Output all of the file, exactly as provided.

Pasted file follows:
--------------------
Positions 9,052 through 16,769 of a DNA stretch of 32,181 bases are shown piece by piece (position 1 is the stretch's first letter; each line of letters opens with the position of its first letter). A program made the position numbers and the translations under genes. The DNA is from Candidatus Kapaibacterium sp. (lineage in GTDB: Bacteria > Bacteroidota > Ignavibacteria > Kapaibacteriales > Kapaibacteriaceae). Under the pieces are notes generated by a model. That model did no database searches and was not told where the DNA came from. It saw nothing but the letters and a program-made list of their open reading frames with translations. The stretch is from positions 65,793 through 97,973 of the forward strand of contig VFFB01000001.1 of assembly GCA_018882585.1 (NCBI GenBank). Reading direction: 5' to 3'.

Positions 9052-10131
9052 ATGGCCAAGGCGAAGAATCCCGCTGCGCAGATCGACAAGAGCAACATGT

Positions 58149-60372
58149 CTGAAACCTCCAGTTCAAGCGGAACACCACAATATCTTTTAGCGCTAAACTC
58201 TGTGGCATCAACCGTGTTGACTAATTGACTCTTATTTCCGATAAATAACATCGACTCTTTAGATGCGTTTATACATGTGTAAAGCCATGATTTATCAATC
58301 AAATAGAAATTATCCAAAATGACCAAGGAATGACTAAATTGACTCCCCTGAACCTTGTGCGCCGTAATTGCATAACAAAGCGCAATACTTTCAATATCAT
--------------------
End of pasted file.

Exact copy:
Positions 9,052 through 16,769 of a DNA stretch of 32,181 bases are shown piece by piece (position 1 is the stretch's first letter; each line of letters opens with the position of its first letter). A program made the position numbers and the translations under genes. The DNA is from Candidatus Kapaibacterium sp. (lineage in GTDB: Bacteria > Bacteroidota > Ignavibacteria > Kapaibacteriales > Kapaibacteriaceae). Under the pieces are notes generated by a model. That model did no database searches and was not told where the DNA came from. It saw nothing but the letters and a program-made list of their open reading frames with translations. The stretch is from positions 65,793 through 97,973 of the forward strand of contig VFFB01000001.1 of assembly GCA_018882585.1 (NCBI GenBank). Reading direction: 5' to 3'.

Positions 9052-10131
9052 ATGGCCAAGGCGAAGAATCCCGCTGCGCAGATCGACAAGAGCAACATGT

Positions 58149-60372
58149 CTGAAACCTCCAGTTCAAGCGGAACACCACAATATCTTTTAGCGCTAAACTC
58201 TGTGGCATCAACCGTGTTGACTAATTGACTCTTATTTCCGATAAATAACATCGACTCTTTAGATGCGTTTATACATGTGTAAAGCCATGATTTATCAATC
58301 AAATAGAAATTATCCAAAATGACCAAGGAATGACTAAATTGACTCCCCTGAACCTTGTGCGCCGTAATTGCATAACAAAGCGCAATACTTTCAATATCAT